My best encounter in New York/New Jersey — and arguably the entire trail — came in the town on Pawling, N.Y. It’s a great town for a history buff like me: legendary journalist Edward R. Murrow lived there, and Gen. George Washington’s troops wintered there during the Revolutionary War. After checking out these sites and buying New York postcards for the kids, I headed to the supermarket to re-supply for the trail. I wasn’t sure where to find the store, so I stopped in for a quick beer and directions.
As I nursed my beer, a woman flirted with the bartender. He mentioned he was from the Midwest. “Where are you from?” I asked. “Indiana.” Where? “Plymouth,” he said. So, of course, I brought up Orlando Magic coach Scott Skiles, Plymouth’s favorite son. It turned out that the woman at the bar was Kayle’s girlfriend, and the three of us talked for hours. Kayle finished his shift and waited around for me. He offered to run me by the store and said I could shower at his house. (On the trail, a shower is like hitting the lottery: It’s rare, and it can make your day.) When I went to pay, I found out that Kayle had bought my beers. I guess I wasn’t headed back to the trail this day.
We got back to Kayle’s house, where I met the world’s biggest Scott Skiles fan, Kayle’s father, Larry. They have lived together for about the past decade — most of it in Bloomington, Ind., one of my favorite places on earth — and their relationship was wonderful to behold. Kayle is a guitar player who toured the world with Hilary Duff for years, and Larry is his biggest fan. We hung out for hours listening to music, then left to meet Steph, Kayle’s girlfriend, at a concert. Again, they covered me. And that night, they put me up in the guest bedroom. I could’ve been a serial killer for all they knew, though I’m proud to say I’m not.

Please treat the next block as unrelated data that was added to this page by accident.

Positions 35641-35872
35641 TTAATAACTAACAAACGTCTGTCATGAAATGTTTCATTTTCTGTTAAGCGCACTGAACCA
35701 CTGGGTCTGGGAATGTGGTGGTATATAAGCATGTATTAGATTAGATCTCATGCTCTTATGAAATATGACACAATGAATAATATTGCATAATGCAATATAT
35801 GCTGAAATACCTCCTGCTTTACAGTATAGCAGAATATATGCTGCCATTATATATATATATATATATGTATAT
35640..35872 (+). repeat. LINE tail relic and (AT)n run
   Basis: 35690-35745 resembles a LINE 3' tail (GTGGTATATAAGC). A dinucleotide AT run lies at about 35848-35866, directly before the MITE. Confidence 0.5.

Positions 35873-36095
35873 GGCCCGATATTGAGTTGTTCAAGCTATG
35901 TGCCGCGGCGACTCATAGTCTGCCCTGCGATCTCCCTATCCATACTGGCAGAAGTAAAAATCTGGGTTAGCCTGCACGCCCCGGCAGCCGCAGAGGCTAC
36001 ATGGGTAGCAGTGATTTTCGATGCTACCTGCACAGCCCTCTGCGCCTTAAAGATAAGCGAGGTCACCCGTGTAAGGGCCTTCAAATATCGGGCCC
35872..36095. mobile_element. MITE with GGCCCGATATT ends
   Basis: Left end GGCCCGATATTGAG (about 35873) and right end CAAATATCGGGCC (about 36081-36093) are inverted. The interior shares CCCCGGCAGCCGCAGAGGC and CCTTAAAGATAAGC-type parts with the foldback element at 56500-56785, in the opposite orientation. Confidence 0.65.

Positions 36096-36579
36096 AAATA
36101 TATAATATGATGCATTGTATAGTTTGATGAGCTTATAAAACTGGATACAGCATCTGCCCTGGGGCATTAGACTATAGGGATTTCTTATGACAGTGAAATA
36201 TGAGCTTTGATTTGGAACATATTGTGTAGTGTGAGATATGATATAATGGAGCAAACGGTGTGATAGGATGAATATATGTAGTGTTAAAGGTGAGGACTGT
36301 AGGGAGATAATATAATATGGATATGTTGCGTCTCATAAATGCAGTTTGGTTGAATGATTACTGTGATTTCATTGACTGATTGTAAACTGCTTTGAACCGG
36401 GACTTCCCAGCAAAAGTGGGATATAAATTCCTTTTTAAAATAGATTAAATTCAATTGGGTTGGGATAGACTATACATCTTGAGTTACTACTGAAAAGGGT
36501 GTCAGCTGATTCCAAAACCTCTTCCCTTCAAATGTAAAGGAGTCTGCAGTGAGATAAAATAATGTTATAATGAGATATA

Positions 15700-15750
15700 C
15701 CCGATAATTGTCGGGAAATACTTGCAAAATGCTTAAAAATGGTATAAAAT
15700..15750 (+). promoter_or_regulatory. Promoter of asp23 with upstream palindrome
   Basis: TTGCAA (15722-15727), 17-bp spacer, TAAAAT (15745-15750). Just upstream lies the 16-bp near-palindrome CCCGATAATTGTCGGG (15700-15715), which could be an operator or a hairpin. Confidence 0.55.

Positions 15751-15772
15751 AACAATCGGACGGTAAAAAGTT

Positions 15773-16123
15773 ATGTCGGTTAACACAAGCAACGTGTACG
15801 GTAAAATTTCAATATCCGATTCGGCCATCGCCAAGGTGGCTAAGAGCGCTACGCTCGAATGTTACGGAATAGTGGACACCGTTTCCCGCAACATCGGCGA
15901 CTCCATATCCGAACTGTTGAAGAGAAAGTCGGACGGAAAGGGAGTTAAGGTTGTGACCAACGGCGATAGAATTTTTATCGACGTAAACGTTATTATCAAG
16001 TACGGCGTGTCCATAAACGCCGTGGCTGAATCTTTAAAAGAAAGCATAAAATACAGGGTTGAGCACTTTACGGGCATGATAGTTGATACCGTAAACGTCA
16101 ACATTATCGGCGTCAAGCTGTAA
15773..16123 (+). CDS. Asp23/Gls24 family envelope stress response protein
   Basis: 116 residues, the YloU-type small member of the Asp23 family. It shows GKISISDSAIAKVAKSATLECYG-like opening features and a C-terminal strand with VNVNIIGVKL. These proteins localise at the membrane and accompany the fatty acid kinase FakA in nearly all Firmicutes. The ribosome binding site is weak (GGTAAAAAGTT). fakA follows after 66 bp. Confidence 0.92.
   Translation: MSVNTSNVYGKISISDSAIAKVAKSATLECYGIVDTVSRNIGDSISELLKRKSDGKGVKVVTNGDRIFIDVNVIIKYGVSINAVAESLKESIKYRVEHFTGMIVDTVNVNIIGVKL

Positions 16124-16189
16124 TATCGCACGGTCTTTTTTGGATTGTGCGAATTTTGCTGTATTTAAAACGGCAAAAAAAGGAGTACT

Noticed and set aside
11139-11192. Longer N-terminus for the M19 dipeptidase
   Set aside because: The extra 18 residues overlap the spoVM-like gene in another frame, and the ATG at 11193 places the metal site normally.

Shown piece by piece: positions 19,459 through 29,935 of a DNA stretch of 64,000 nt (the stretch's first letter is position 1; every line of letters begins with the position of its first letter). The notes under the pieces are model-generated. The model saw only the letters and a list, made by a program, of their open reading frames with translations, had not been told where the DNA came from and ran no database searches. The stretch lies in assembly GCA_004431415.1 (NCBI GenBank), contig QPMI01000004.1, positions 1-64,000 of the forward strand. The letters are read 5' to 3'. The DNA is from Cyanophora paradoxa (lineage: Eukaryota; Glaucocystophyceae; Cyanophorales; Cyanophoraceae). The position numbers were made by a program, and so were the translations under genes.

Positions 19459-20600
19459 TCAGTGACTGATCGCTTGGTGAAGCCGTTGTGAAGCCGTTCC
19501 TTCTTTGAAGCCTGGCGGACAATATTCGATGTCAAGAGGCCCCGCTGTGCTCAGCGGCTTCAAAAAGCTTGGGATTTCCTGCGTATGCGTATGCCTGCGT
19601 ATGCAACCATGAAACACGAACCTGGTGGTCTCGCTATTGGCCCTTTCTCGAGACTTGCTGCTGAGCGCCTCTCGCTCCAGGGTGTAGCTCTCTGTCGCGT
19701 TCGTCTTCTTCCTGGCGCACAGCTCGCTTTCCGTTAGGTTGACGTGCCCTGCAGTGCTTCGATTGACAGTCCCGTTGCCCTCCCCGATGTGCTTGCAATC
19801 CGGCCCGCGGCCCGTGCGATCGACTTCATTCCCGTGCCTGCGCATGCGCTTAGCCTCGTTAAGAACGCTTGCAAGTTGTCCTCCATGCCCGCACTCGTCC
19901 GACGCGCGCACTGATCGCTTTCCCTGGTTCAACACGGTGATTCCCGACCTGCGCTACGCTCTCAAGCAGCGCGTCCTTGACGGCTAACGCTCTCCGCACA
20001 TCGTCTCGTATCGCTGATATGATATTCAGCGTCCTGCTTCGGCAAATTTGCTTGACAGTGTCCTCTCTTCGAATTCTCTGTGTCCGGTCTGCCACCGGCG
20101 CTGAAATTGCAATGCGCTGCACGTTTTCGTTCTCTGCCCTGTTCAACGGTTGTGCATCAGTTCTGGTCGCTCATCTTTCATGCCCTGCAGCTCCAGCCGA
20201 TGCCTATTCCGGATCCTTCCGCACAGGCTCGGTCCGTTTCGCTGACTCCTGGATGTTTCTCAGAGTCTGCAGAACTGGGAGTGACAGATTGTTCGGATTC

As Larry and I drank and listened to the band at the club, Kayle worked the room like the rock star he once was. Not once did Kayle act embarrassed by Larry, quite a feat when I put myself in Kayle’s shoes (a guy in his 30s hanging out with a father in his 70s in a bar surrounded by friends and others who look up to him). Larry can be goofy, like my old man was, and I cringe at the memories of sometimes getting uptight around my father when my friends were around and he was putting on a show. There is no one, with the possible exception of my children, Forrest and Marlowe, whom I’ve loved more than my dad, and that’s why I’m haunted by the times I couldn’t relax and accept him for what he was: a helluva good man with a quirky sense of humor. In fact, I’d give anything to hear one of his bad puns right now.
I’ve seen a lot of beautiful things on the Appalachian Trail: majestic mountains, gorgeous waterfalls, moose and bears. But none has been as special as that bond shared by Kayle and his dad, Larry. I’m proud to say they are fellow Hoosiers.